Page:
Gaetano Letizia & The Blues Underworld Band – Beatles Blues Blast | Album Review

Gaetano Letizia & The Blues Underworld Band – Beatles Blues Blast


17 tracks/66 minutes

The Cleveland, Ohio born and bred blues man Gaetano Letizia has now released three albums with his Underworld Blues Rock Band.  Along with Letizia on vocals and guitar are Lenny Gray on bass and Mike D’Elia  on drums.  They also do the backing vocals for Gaetano. Letizia takes a very jazzy and funky approach to his guitar and vocals and here he takes 17 classic Beatle cuts and returns them to their blues roots.

Letizia was raised in the midst of the British invasion so he is more than familiar with the Beatles and their music. They recorded the album in one day live in the studio and you can tell the boys were having fun with this stuff.  The lo-fi approach sounds perfect for the material and how it’s covered.  It’s an interesting ride through about 10% of the Beatles’ songbook.

The CD begins with “Come Together,” a cut that lends itself nicely to the blues.  Letizia gives us a bluesy, funky groove to savor for this opening song from the Fab Fours’ last studio release. D’Elia lays out some drum licks to start “Do It In The Road” a la McCartney in the original.  Gaetano gives us some pretty guitar licks in his two solos and then goes funky with the effect peddle to make things more interesting.  The earlier hit “Drive My Car” gets new treatment with some more nice guitar and a gutsy lead vocal.  Cowbell and percussion are highlighted for fun, too. Next up is “Money” which gets s funky and big guitar lead and long solo time along with a fun drum solo. “Taxman” sounds more like a Stevie Ray Vaughn Texas shuffle which makes for an interesting cover.  A slower, more deliberate approach seems almost natural and makes for another great cover. The guitar work showcased is quite cool. Harrison’s classic “While My Guitar Gently Weeps” is up next with a bit of a samba treatment going on. Letezia offers up a breathy, metered vocal to fit the samba pacing.  He still manages to get some wicked guitar licks in. “She Came In Through The Bathroom Window” is more Joe Cocker than Beatle version but he takes it into a funky direction, too. “I Want You” becomes more psychedelic and proto-metal in its’ approach.  The driving guitar gets distorted and the harmonized vocals turn more into a call and response.  “And I love Her” is given a instrumental Latin and Santana sort of makeover and it’s quite cool.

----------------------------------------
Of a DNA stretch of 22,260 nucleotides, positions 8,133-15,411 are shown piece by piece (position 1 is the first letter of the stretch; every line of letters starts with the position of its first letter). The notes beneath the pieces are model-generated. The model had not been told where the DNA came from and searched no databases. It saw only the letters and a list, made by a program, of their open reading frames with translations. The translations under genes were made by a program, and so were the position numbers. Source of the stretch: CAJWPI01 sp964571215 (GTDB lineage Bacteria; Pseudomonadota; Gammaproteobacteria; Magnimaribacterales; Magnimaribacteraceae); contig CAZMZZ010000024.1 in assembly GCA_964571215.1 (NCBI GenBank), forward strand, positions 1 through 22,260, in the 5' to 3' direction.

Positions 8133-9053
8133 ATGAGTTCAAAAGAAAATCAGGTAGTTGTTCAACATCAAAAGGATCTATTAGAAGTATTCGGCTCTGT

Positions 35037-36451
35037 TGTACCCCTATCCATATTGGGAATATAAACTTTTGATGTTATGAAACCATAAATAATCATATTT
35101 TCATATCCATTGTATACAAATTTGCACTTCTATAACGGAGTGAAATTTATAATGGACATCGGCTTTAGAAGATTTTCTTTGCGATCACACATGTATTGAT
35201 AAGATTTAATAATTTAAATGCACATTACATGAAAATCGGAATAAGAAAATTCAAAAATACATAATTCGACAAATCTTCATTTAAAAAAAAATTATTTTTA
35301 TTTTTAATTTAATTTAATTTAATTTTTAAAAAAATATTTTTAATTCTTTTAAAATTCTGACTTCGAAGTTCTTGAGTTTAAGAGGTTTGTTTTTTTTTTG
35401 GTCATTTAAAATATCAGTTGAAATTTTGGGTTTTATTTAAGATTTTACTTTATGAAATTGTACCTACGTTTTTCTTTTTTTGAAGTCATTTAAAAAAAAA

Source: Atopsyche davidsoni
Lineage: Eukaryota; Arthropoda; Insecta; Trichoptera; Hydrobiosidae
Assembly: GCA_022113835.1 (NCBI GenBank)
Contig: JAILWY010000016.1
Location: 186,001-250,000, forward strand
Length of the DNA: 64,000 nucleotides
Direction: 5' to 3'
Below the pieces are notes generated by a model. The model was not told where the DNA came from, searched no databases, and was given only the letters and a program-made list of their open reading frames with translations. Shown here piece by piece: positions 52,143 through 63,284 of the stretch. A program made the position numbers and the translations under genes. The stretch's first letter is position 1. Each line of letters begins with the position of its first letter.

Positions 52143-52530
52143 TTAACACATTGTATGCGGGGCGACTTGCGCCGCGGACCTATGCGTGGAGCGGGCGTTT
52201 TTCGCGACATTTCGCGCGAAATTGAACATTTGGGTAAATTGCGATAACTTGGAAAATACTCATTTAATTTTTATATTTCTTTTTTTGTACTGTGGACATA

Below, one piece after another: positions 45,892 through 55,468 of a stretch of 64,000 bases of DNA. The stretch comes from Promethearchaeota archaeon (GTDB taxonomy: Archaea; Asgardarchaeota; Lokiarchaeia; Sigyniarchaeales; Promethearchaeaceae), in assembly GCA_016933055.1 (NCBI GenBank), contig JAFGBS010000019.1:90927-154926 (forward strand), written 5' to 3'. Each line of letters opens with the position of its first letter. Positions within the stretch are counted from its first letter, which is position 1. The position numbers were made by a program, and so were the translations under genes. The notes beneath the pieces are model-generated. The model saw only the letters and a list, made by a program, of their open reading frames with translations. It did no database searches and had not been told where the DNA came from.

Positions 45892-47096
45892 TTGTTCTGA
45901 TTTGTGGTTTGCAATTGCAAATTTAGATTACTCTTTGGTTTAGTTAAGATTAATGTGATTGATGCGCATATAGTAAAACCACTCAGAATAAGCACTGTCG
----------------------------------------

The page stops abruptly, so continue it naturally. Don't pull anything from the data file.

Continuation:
“Can’t Buy Me Love” goes from pop and bubbly to gritty and dirty Chicago blues. Stinging vocals and guitar make this makeover different and well done. The pedals come out again for “You Can’t Do That” with a fuzzed up and raucous approach. The ballad “Yesterday” is turned into a somber blues rhumba which works well. “Get Back” rocks out and the stinging guitar solos give this a new face. ”With A Little Help from My Friends” gets dramatic with big rock vocals and big guitar.  “Birthday” from the White Album” gets a nice groove going and the guitar work is exceptional. “Blackbird” goes country blues with finger   picked notes and a simple but punctuating drum groove.  The bass counters the guitar and makes it even more cool with long instrumental runs that are neat. Sgt. Peppers ends with “Day In The Life” as does this album. The song builds in intensity as the vocals grow and the guitar gets more rocked out and distorted to build to a climax.

The first time through I was less impressed.  But another play showed me that these guys respected the originals and really wanted to give then new life and put their spin on them, which they did.  Letizia’s vocals reminded me at times of Jimmy Thackery where he gets that gruff and almost off key stuff going to make a point and then builds back into a more traditional vocal approach.

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